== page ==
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Guiding Lights: The Transformative Power of Mentorship in Teach For America Led Classrooms

In May of 2021, I was eagerly anticipating both my graduation from college and the start of my Teach for America (TFA) journey. While I was passionate and ready to jump into the work that I would be doing in my region of Chattanooga, I was daunted by my move from my home in Pennsylvania to Tennessee. Other than my partner, who was also in my incoming corps year, we did not have any community in Chattanooga.


The first few months of TFA on-boarding were a whirlwind of getting my footing in the classroom, learning how to construct lesson plans, and determining the school in which I would work, so there was not very much time to create a community in my new home. However, on the first day of school, I received a knock on my door after I had released my students to lunch. The knock came from a second-year TFA corps member who taught down the hall from me. She asked if  I wanted to have lunch with her as she, too, understood what it was like to be a first-year corps member and the learning curve that came for a person in our position. While TFA gave me support over that year in terms of academics, this second-year corps member truly became my mentor in school culture, collaboration, and community-building within education.


With the lived experience that I had from my school and hearing other corps members talk about the relationships that they had with other TFA teachers from their schools, it became apparent to us that there was a need to create a mentorship program. The goal of TFA is to create a future in which all students have the opportunity to attain an excellent education. To do this, however, we must also create a community that values excellent education and works collaboratively to strive for reform and growth. 


When TFA Nashville-Chattanooga announced in the spring of 2023 that they were launching a mentorship program, now known as Chatt Connect, between current corps members and TFA alumni, I was beyond excited because I knew the opportunities that the program could create for both new teachers within our community and alumni who work in many diverse careers throughout Chattanooga. I was in a unique position as a corps member because becoming an alumnus at the same time that the program was launching meant that I could have the opportunity to have both a first-year corps member mentee and a mentor who was further into alumnihood. I chose to sign up as a mentor because I knew that I could speak to what it is like to be a new teacher within our community. Due to the positive impact that the second-year corps member had on my first year as a teacher, I always try to go out of my way to become a point of connection and support for new teachers on my team and in my school, and I knew this would be a perfect way to establish a community for my first-year mentee. I also chose to become a mentee because I understand the importance of connections within our community both professionally and personally.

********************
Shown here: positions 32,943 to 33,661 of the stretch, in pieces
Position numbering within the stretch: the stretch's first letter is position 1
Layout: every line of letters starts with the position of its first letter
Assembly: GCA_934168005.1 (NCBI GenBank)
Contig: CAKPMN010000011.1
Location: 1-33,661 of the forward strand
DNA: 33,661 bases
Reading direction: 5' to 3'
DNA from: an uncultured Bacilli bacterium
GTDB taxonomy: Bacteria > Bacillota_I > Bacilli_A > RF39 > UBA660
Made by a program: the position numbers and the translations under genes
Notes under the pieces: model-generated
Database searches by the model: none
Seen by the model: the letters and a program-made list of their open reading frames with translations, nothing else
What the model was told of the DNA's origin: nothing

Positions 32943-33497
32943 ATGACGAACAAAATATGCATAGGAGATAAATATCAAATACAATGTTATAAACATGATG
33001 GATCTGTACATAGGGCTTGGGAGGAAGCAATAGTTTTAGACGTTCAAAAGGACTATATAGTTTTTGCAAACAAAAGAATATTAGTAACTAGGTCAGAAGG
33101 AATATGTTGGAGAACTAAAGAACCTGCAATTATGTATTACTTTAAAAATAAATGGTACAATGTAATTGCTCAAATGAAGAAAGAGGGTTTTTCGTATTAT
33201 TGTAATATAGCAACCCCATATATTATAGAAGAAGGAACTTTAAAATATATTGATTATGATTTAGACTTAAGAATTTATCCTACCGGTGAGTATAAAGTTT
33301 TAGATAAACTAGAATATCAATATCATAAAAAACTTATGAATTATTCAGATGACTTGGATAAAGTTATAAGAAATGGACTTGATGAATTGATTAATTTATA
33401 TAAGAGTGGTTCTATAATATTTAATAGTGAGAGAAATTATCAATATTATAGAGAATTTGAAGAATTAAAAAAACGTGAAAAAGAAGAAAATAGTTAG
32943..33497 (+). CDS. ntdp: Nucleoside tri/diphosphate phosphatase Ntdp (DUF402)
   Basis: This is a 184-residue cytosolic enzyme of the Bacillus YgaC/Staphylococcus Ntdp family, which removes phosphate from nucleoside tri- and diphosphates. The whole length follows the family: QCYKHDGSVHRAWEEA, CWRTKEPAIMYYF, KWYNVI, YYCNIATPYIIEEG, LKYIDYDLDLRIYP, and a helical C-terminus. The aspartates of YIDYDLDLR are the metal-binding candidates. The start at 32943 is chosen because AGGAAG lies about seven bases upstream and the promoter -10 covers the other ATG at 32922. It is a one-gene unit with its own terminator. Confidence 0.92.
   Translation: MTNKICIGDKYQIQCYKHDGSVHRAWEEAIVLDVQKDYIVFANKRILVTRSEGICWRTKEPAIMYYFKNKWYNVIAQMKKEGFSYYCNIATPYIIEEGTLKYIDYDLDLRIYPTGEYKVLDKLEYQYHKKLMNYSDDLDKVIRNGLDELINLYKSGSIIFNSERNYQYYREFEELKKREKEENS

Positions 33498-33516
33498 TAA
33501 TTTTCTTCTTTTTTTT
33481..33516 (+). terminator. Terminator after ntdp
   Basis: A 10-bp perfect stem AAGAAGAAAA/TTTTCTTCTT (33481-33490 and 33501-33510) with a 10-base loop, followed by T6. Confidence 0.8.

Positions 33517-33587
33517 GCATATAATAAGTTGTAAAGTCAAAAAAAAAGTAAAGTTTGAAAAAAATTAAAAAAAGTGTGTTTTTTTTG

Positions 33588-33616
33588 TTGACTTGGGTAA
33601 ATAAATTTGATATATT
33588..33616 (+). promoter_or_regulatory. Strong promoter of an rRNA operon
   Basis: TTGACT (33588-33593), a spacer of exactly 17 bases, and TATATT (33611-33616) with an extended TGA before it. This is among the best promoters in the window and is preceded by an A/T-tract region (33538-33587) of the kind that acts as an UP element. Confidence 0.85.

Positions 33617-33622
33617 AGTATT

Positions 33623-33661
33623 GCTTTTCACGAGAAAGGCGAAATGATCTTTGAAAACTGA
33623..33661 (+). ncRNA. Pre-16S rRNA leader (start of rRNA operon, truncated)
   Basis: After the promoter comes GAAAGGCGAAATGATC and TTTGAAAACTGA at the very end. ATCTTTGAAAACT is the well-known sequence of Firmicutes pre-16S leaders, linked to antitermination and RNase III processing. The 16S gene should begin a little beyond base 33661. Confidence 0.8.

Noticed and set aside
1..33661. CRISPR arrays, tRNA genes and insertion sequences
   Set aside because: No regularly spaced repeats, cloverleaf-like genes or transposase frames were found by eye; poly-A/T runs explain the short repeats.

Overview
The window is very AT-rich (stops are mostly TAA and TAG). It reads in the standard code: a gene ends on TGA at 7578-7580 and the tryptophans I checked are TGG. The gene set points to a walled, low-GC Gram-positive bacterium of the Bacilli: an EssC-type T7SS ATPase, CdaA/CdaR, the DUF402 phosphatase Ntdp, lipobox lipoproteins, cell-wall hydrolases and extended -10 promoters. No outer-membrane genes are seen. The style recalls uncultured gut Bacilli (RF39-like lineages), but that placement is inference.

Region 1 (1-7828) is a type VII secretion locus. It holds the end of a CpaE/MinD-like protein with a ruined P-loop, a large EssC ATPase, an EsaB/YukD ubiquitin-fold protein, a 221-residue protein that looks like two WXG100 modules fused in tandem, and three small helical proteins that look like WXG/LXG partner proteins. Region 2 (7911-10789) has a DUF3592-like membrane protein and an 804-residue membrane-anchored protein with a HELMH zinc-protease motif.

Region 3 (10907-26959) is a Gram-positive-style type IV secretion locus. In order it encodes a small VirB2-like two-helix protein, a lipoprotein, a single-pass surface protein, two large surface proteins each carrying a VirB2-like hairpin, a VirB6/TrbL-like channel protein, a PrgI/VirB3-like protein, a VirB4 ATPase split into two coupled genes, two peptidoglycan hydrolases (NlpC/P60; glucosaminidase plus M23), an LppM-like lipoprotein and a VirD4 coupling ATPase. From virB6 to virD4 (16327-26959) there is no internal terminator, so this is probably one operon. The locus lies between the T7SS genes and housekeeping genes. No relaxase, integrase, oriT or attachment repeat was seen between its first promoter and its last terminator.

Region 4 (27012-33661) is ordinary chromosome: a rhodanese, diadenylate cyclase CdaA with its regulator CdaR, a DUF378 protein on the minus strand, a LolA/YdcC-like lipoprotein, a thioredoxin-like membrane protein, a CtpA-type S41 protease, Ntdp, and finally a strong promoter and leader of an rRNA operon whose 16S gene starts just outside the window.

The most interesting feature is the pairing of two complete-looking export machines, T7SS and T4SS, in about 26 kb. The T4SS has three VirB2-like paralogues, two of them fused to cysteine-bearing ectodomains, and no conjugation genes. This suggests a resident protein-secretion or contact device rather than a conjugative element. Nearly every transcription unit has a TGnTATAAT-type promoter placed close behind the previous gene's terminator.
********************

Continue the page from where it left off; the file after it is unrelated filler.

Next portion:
In just the first six months of Chatt Connect, I am already seeing the positive community-building that this program supports. I have gotten the opportunity to have conversations about the diverse perspectives that both first-year teachers and 20-year educational professionals bring to the table as they discuss their passions and visions for education and the broader community of Chattanooga. We have identified educational and social gaps within our community and are actively working towards closing them. And, above all, we have given each other a space to connect with other visionaries and leaders about TFA’s fundamental visions and goals for communities. These spaces and conversations are what build collaboration in a community and create a place where education is held at the forefront of growth.



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